Physical Boundaries

Been thinking about what my counselor said this week, especially as I was out walking last night. (Yeah! I'm back to taking walks again! Not as intense as before, but about 45 minutes. I was feeling so... antsy? I realized that walking is a big stress reliever for me, even if I'm not feeling well. I have a hard time going without, and it's not 'cause I'm guilting myself with "shoulds". It's cause I genuinely feel better when I've had a good walk, and I don't like missing out on that feeling.)

I was thinking about my code, and about my best.

It's still nebulous right now, still in the throes of being formed, but...

My best looks like...

...setting appropriate boundaries (both emotional and physical), and then maintaining balance within those boundaries between obligations, recreation, relationships, etc. Maintaining homeostasis within the boundaries.

I got to thinking last night about my physical health, about how that tends to dictate so much of my days... about how I have to "cut back" on days that I'm not doing well, but I can flex and do more on days or stretches that I'm doing better. It occurred to me that it's not something to be resentful of or guilty over. I am simply setting physical boundaries, much the way I learned to set emotional boundaries. It was awkward and felt wrong at first, and yes, I felt guilty. But I say "I can go this far, and no further", and I stick with that, and I don't let anyone or anything pressure me into going further than I'm comfortable with.

Physical boundaries. "I can go this far today, but no further." A safeguard. A protector. I have days where I'm not doing well emotionally, and I pull my boundaries closer to me and set up camp a little nearer my epicenter than I would on a different day. Boundaries aren't permanent fixtures-- they are flexible. Organic. Made to move with us. Otherwise they'd just be prisons.

I'm going and going and now I feel myself coming to the edge of my strength and well-being, and I must say, "I will not go any further today."

Why should I feel guilty about that?

I'm trying to stop should-ing myself. I'm seriously trying to eliminate the word "should" from my everyday vocabulary.

I believe that part of what I must do to achieve balance and health is to be able to accept my physical limitations... to be able to accept myself as I am. To stop pretending that if I somehow manage to ignore the physical limitations, I'll be... better. Good. Okay. Acceptable.

I hate people that ignore other's boundaries, both emotional and physical. Why would I be that kind of person to myself?

I took a strong message away from my childhood, and from SOULS. If you're sick or hurt, it doesn't matter. Soldier on, suck it up. No one cares, and you're exaggerating. You've got more important things to do, like saving the world. You cannot pause for something so petty as illness. Only if you're in the hospital for something severe are you allowed to be weak, and then for as little time as possible. You will be respected and accepted for this... hopefully. Oh, and by the way? God doesn't care how crappy you feel. You just gotta keep working.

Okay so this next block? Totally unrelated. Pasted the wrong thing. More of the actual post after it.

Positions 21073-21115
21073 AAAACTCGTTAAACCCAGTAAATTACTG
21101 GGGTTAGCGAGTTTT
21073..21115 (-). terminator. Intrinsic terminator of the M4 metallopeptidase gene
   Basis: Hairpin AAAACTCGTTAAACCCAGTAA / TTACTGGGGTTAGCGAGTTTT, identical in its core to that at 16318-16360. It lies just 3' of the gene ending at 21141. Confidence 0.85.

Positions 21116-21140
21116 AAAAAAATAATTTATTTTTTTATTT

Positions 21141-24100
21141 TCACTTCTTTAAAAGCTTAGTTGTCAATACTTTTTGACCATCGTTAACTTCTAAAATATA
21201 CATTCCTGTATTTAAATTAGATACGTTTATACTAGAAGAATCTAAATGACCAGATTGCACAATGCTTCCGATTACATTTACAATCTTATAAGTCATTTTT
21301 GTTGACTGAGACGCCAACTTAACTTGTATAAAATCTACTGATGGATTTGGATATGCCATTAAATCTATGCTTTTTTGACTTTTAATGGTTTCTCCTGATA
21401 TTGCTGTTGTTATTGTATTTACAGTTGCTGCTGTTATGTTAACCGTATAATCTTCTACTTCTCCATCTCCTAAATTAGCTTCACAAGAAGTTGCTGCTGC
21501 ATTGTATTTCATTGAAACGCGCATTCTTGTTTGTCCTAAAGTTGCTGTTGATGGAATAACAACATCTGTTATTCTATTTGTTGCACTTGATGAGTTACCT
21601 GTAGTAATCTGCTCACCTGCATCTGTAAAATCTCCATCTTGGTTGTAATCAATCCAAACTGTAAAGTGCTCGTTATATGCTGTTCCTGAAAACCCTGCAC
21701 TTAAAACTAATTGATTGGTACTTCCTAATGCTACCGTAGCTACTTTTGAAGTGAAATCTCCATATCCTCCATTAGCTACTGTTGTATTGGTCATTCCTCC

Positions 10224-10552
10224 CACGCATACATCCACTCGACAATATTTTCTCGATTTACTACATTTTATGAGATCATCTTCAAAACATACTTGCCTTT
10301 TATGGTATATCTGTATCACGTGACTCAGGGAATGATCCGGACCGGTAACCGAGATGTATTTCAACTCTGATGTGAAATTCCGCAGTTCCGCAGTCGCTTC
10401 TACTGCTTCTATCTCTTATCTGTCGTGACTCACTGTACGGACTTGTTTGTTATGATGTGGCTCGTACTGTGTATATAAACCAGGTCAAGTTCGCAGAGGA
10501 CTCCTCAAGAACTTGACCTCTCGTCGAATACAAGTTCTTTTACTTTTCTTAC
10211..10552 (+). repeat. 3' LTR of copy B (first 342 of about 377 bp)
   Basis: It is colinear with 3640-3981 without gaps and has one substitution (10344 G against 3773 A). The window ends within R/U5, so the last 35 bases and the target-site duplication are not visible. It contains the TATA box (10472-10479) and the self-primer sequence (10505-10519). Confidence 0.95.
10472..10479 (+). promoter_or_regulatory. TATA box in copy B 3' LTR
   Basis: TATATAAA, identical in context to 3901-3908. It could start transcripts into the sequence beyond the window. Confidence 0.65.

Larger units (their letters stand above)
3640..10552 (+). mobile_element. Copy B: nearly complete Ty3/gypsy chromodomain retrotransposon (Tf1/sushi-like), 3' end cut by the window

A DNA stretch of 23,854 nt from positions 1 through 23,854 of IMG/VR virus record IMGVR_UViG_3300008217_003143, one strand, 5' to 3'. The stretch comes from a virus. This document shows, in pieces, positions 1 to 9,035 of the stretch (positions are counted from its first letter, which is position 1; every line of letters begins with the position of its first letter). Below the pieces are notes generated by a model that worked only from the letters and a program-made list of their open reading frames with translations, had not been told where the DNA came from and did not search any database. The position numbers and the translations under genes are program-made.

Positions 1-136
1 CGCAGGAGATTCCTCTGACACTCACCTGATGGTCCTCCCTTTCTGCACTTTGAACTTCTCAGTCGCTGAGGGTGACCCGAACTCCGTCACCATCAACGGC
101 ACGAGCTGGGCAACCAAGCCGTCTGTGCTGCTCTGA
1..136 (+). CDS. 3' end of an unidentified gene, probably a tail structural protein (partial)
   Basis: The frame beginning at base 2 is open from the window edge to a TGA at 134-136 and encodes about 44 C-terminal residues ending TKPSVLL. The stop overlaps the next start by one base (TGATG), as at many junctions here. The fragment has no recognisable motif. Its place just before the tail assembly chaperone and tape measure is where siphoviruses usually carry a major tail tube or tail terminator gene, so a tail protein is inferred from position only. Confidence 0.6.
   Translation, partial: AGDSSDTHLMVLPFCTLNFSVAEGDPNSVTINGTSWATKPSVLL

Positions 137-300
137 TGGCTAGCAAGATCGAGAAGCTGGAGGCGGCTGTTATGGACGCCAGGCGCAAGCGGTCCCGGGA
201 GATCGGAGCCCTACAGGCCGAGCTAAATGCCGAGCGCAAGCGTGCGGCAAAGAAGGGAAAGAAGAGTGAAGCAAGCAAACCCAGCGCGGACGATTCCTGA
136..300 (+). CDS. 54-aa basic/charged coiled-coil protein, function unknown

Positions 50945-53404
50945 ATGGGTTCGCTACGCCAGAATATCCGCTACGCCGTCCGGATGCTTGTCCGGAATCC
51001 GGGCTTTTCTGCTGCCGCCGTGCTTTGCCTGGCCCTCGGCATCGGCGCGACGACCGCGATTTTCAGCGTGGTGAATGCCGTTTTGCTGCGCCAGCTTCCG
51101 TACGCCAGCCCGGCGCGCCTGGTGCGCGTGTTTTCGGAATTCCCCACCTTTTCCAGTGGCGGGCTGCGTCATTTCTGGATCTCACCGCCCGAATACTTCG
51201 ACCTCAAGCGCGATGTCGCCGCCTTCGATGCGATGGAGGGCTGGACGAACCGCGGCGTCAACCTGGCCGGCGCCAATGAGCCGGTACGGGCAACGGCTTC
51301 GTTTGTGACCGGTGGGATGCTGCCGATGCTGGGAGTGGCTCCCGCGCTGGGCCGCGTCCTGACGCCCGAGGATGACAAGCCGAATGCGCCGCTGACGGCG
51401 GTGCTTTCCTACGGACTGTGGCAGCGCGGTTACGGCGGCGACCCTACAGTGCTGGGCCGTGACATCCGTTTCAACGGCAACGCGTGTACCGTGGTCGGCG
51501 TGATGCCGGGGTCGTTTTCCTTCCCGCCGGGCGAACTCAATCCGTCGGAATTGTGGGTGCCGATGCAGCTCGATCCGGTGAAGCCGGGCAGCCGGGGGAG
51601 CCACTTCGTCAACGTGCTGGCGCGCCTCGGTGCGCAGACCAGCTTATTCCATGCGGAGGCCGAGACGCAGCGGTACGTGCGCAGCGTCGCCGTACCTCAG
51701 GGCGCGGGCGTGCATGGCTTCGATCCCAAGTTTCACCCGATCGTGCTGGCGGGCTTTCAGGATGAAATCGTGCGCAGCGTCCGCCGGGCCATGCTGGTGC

I hate that message. Yet I dislike the thought of swinging to the other side to justify laziness with illness... and I fear that's where I'll end up if I slow down at all. Lazy. Unmotivated. Write-off. Unacceptable. If she'd just tried harder, she would have been worth something.

That's the fear that rises up to meet me when I slow down to acknowledge a boundary. The refrain "I could be... I could be... I could be..." shoots through my consciousness like a de-railed train. I could be doing the dishes. I could be vacuuming. I could be studying. I could be doing something worthwhile.

And the underlying assumption, of course, is that taking care of myself is not worthwhile. I'm not worthwhile. Because if I was... I wouldn't have to slow down. Right?

Where do these messages come from? Where did this come from?

And how do I beat it?

I tell you one thing... I'm going to try, at least... try to set these physical boundaries, and stick to them. I know they'll vary, day by day.

I'm going to try... to simply say, "This is a part of who I am. Not a bad thing, not a good thing. Just simply a part of who I am. I accept this, I will work with it, and I will be okay."

I am ill. And it's okay.

Last night, while wracked with pain, I told C in a momentary fit of despair that he should find someone healthy. He didn't say anything... just paused for a moment, straightened my engagement ring on my finger, and kissed the top of my head. I smiled and murmured, "Okay."

If he doesn't hate me for being sick... why should I hate myself?

0 thoughts:

Post a Comment